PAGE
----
Unlike Byzantine art which developed in the eastern part of the Roman Empire, Romanesque art developed in the western part of the Roman Empire. The Catholic Church would play a key role in developing this style that would become prevalent from around 1000 to 1150 and soon become eclipsed into the Gothic art style.
Romanesque art can be described as a fusion of several styles such as Roman, Byzantine, and other Germanic styles. In this retrospect, many churches adopted the use of the Roman semicircle arch which would be used in countless ways such as with the design of windows, doors, and even corridors. This design allowed artists to create vaults allowing more space for congregations as well as church officials.
In addition to architecture, sculptures were also prevalent during this medieval art style. Stone sculptures were often created to represent biblical history and church doctrine. They were also often erected on church pillars and doors as well as in other places. Like Byzantine art, these sculptures were often transcendent to represent the spiritual nature of Christian theology.
What about paintings during the Romanesque period? Like sculptures, murals were often erected onto church walls and pillars and closely represented sculptures in their style. In addition, artists continued the tradition of illuminated manuscripts that became very popular and lavish. Even with these forms of art, the Romanesque style would eventually evolve into the Gothic art style.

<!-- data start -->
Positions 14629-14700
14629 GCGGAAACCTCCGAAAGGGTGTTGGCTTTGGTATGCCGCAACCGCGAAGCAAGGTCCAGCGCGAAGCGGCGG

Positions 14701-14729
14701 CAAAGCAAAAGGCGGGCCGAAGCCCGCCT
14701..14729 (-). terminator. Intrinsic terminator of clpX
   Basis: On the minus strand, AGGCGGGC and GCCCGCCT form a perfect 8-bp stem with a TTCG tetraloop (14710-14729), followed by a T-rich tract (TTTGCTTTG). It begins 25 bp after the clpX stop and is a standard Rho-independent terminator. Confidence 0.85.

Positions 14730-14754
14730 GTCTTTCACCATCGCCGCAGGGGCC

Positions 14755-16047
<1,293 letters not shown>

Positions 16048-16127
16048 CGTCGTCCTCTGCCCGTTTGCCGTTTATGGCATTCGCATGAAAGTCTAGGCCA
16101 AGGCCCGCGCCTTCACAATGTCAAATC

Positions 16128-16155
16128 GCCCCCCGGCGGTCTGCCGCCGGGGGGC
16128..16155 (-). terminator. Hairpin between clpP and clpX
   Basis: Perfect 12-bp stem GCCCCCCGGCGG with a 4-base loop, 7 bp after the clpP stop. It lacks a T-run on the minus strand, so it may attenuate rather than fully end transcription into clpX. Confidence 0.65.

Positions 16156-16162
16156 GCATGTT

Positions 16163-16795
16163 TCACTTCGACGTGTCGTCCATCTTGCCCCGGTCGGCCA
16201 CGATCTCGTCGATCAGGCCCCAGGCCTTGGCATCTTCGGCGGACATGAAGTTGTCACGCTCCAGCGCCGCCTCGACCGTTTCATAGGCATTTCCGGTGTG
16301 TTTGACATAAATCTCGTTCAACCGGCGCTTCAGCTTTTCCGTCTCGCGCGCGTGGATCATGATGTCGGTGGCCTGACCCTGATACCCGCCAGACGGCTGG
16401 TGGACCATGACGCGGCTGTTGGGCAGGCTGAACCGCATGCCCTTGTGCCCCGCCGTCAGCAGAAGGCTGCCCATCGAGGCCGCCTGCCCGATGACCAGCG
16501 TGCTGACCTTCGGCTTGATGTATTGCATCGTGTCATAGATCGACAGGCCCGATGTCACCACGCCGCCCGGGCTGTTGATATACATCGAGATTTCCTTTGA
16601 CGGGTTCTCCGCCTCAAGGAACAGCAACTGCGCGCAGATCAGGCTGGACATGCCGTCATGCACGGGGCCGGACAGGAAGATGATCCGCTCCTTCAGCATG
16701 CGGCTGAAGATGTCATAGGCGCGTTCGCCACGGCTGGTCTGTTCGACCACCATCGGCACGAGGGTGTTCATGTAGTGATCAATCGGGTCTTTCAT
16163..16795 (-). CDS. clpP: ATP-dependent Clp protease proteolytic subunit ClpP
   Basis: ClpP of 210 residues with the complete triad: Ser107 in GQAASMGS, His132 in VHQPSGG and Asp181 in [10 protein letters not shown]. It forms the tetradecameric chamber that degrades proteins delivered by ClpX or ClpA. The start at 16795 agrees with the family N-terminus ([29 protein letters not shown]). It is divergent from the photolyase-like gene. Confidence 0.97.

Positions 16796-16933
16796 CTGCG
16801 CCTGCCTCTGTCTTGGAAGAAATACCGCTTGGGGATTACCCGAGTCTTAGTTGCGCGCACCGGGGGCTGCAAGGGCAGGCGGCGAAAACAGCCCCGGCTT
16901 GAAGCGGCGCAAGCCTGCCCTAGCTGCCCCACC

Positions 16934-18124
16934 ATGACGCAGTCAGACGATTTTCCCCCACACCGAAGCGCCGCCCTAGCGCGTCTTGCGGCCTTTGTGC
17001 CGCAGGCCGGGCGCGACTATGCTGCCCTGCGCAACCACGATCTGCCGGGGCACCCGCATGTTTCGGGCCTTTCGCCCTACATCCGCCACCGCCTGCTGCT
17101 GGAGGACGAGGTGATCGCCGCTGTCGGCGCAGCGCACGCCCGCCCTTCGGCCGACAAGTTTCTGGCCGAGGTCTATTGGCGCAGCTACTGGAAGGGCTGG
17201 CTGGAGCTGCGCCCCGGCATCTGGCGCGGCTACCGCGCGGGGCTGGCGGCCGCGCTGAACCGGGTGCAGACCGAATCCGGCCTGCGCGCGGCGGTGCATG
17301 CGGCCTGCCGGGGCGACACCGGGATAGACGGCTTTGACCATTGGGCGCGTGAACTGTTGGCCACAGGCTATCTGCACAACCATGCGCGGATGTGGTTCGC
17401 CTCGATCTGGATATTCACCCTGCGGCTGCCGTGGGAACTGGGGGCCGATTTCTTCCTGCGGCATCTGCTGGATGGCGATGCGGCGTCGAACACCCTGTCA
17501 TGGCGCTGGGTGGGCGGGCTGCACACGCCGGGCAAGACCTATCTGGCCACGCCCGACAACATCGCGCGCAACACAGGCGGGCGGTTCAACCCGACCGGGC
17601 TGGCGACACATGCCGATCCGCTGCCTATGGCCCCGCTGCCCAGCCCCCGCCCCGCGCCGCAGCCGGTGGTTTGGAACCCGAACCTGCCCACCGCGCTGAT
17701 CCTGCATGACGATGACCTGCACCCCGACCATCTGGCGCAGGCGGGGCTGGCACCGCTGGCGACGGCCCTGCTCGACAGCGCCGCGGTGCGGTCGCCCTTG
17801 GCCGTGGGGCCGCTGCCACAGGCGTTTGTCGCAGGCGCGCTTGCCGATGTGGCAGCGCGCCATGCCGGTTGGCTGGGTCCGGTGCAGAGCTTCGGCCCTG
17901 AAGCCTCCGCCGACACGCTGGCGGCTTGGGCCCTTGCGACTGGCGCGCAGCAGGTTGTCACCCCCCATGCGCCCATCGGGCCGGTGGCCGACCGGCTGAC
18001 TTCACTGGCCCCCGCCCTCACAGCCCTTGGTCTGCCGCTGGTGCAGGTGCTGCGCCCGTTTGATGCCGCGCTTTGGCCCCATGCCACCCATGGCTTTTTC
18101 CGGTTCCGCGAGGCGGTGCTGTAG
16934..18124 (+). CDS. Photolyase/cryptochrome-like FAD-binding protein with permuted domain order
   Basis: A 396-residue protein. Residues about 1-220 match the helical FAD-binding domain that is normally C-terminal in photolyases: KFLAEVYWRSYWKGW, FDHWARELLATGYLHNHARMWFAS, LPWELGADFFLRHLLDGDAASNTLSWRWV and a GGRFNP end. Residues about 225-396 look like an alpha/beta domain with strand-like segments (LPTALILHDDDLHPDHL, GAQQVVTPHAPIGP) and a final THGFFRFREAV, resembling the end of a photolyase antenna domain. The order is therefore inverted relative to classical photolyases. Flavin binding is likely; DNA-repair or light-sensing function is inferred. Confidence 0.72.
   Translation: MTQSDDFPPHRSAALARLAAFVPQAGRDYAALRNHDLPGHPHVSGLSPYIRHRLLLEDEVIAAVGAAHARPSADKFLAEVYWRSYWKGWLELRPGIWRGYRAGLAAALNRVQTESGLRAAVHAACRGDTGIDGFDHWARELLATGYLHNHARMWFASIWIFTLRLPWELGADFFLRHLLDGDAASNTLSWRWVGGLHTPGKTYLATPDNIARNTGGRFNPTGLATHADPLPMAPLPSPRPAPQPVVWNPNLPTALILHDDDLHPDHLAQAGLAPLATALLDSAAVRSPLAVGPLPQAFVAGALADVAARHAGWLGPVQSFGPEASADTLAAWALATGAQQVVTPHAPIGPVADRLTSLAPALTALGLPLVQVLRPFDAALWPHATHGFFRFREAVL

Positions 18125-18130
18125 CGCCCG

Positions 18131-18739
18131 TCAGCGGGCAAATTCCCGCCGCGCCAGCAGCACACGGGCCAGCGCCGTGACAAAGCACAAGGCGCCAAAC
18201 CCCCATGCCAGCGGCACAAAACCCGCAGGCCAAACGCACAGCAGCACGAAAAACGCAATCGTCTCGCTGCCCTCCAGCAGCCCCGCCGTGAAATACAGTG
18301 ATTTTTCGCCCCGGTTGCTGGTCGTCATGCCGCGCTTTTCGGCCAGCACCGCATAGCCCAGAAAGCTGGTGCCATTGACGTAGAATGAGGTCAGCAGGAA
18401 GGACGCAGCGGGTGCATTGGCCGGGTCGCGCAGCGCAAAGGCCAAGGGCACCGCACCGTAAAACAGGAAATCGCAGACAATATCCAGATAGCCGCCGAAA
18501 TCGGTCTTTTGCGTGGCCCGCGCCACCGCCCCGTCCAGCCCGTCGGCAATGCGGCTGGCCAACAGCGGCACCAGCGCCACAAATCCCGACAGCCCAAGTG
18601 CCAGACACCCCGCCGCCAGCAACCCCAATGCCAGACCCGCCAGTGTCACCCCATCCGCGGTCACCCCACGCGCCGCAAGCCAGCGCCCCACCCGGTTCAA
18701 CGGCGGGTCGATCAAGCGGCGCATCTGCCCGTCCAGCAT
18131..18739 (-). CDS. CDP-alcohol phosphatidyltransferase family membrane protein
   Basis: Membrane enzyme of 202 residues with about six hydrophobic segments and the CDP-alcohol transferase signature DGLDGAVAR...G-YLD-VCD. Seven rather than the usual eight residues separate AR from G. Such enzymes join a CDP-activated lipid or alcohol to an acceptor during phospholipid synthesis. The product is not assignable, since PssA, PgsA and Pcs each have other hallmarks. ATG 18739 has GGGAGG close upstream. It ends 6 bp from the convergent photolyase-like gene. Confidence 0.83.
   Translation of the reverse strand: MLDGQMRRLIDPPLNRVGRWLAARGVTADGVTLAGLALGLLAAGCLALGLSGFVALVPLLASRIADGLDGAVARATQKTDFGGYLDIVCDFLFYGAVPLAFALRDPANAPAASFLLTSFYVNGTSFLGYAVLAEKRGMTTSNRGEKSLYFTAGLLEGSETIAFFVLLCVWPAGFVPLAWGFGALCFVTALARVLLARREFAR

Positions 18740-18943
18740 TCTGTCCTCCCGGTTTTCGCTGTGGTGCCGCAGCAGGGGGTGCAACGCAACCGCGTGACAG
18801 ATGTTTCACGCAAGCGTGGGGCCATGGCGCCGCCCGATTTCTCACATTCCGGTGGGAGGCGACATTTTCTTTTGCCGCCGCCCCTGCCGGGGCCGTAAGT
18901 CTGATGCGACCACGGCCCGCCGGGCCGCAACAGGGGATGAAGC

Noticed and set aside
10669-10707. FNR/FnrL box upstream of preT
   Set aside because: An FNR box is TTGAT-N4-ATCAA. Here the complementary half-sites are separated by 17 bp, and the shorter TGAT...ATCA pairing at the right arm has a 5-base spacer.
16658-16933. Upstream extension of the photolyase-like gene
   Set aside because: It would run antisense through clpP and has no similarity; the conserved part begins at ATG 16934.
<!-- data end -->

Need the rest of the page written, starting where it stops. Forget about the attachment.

The last medieval art style was the Gothic art style which lasted from the 12th century up to the 16th century. The Gothic style revolutionized architecture by innovating structural designs such as the adopted of "ribbed vaults" which were intersecting roof sections that allowed more stability as well as being lighter than previous designs. Ribbed vaults gave rise to "flying buttresses" which were angled supports that could be enhanced with decorated "pinnacles" and allow more support for the structure. With these two innovations, buildings could construct lighter and taller buildings that ever before.
Although Gothic architecture would travel through several stages, Gothic sculptures would also follow the same experience. For example, Gothic sculptures became associated with Gothic architecture and were similar to the Romanesque period as to where they would be located. Even with these similarities, Gothic sculptures evolved into being more realistic and lifelike rather than the stiff appearance of Romanesque sculptures. These sculptures became closely related with medieval cathedrals and often had specific styles within themselves.
Last but not least are Gothic paintings. Like sculptures, paintings became more lifelike and colorized rather than their Byzantine and Romanesque predecessors which focused on a transcendent style. Paintings also became more secular with artists rendering non-religious topics such as chivalric themes that were often compiled in illuminated manuscripts. In the 15th century, printed paintings replaced illuminated manuscripts and gave rise to an increased awareness of naturalism and realism rather than the stiff, transcendent paintings of the previous periods.